Since early 2014 we’ve been working with academics and local residents to identify some of the key questions, issues and considerations that impact the work of community activists – and the academics who collaborate with them.
In April 2014 Dr Sharon Irish hosted a Praxis Cafe at KWMC exploring activism in the area. Knowle West has a history of grassroots action, particularly among women. Many have set up charities, started community initiatives and continue to strive to improve their area for everyone. ‘Fixin’ it ourselves: women activists in Knowle West’ included discussion, personal testimony and making, and encouraged the women who attended to share their experiences, challenges and successes.
Building on the 20 years of experiece and expertise of KWMC and following the event, we developed the ideas into two sets of 20 recommendations, inspired by the work and advice of the women activists: ‘Tips and Tricks for community activists’ and ‘Tips and Tricks for academics working with community activists’. The advice ranges from being ‘dogged but not inflexible’ to remembering that experts should be ‘on tap, not on top’.
All 40 recommendations are represented by coloured illustrations on two large posters and a set of smaller cards. These posters will soon be available to purchase.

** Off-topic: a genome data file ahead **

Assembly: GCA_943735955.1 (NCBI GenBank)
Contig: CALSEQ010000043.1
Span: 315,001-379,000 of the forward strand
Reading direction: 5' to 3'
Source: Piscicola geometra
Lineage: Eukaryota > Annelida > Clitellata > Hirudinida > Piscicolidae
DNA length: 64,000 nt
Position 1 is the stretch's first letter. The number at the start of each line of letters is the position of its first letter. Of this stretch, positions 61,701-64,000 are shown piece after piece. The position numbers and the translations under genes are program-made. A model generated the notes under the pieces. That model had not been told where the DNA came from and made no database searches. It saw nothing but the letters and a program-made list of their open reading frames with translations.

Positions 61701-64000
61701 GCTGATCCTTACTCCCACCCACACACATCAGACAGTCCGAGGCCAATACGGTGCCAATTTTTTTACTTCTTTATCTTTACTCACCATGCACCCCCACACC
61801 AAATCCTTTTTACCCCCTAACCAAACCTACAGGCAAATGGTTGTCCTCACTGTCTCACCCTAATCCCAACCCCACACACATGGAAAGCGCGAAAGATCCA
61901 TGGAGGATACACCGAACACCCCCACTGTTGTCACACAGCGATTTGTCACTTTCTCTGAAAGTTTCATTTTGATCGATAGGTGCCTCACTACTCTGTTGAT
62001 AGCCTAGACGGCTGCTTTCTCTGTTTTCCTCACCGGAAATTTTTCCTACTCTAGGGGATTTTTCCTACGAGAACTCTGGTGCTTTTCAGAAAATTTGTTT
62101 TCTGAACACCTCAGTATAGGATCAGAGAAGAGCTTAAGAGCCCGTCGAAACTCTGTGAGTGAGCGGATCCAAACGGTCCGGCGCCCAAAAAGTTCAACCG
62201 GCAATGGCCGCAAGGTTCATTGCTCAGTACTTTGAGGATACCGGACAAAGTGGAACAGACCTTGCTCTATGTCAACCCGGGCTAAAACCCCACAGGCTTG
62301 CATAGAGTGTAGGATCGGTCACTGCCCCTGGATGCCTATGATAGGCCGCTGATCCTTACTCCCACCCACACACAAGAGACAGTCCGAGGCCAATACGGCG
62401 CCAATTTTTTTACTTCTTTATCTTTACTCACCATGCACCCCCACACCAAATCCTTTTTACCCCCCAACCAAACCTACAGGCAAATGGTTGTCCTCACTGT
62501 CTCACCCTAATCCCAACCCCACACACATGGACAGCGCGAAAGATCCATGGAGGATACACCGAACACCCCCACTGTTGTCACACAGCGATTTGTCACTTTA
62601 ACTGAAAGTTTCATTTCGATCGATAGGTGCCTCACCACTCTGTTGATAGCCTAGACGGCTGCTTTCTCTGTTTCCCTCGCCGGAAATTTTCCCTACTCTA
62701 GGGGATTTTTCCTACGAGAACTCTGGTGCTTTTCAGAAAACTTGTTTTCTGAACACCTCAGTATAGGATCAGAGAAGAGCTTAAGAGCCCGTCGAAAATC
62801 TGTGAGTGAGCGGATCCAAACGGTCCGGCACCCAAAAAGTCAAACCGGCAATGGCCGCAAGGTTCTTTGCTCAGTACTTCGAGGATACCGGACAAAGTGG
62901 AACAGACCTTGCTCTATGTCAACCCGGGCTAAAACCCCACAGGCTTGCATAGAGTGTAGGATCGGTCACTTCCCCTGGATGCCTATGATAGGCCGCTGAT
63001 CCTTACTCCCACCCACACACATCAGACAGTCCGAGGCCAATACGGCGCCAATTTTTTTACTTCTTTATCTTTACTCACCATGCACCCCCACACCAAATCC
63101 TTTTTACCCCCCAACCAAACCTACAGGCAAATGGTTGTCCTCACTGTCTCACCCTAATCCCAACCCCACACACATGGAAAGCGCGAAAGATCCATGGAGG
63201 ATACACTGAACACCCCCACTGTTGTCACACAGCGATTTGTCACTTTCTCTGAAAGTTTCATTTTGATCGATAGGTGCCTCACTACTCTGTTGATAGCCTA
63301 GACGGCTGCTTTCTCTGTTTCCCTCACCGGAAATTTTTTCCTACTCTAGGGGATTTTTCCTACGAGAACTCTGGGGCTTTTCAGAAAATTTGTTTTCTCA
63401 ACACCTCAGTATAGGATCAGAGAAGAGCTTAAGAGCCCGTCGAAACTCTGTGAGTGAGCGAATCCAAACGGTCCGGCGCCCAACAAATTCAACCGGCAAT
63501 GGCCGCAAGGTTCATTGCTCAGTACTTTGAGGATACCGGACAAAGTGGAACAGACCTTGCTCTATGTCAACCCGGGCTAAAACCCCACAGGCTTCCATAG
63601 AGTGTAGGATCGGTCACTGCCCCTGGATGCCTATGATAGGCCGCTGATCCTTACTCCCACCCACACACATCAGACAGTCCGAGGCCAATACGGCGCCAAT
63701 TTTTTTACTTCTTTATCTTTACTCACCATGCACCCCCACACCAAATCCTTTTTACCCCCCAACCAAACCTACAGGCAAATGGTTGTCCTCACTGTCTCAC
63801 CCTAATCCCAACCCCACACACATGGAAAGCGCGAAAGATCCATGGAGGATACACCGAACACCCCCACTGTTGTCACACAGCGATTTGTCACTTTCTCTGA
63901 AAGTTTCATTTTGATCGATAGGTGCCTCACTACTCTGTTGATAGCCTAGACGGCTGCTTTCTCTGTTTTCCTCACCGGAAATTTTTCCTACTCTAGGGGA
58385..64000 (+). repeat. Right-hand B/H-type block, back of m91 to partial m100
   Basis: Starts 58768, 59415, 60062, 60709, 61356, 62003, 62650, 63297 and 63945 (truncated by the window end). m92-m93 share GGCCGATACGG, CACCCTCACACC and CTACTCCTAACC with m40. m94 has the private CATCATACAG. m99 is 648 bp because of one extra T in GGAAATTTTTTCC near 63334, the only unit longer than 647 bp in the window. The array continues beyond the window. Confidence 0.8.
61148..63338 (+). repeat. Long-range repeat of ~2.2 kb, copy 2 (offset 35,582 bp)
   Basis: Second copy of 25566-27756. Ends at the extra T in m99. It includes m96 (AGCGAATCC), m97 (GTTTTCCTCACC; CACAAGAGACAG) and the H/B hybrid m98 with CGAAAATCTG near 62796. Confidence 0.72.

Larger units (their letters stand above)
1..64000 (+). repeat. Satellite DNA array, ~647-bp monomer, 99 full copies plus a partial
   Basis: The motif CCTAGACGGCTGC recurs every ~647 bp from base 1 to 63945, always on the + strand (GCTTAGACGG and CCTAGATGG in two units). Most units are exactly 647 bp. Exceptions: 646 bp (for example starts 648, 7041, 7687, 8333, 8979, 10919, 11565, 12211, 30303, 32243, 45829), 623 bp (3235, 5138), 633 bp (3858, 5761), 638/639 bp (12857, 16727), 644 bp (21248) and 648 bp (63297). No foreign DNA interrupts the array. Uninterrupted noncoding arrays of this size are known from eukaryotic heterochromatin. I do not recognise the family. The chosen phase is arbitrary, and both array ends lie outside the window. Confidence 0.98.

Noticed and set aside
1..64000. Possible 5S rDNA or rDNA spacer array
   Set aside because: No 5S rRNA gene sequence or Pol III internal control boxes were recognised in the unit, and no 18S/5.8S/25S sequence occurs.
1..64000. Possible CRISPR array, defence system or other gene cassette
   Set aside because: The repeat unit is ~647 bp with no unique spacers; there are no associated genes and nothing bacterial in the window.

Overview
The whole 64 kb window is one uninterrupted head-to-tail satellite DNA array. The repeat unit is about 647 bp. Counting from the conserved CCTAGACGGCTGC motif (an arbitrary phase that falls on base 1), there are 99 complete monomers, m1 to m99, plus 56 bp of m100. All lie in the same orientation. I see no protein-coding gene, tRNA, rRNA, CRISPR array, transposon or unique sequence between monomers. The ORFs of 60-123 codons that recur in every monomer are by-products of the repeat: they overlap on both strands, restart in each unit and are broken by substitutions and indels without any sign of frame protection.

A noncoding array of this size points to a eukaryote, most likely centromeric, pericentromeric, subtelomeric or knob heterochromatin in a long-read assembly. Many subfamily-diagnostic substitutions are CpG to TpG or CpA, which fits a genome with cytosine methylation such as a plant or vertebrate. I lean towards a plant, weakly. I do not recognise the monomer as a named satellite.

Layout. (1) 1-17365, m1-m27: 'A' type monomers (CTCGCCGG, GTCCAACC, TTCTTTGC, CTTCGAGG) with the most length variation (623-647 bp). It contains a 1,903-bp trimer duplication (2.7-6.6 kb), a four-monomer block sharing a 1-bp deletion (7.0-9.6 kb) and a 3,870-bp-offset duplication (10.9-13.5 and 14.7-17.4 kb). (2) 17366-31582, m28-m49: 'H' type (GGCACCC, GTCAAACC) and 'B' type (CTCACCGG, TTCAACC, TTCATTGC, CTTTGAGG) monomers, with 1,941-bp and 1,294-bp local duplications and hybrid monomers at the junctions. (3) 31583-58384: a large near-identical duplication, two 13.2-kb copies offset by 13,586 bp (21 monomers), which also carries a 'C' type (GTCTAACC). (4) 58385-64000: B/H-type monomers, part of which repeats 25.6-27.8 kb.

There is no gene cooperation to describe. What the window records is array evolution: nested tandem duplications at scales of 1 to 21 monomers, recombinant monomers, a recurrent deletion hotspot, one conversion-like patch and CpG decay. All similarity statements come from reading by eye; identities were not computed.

We are currently using the Tips & Tricks format in our involvement with the European Network of Living Labs (ENoLL), when we deliver training and discussion sessions for other organisations. We have supported representatives of other Living Labs and international delegations to explore how they can develop positive relationships with communities, create an environment of trust and openness, and demonstrate the impact of their work. Each group is supported to devise 20 Tips and Tricks of their own to guide their work and ensure that local people are involved at all levels.
To register your interest in purchasing a Tips & Tricks poster set or for enquiries about workshop sessions using the format please contact Penny Evans.
With thanks to academics Dr Angela Piccini, Dr Morag McDermot and Sue Cohen for their contributions to this work.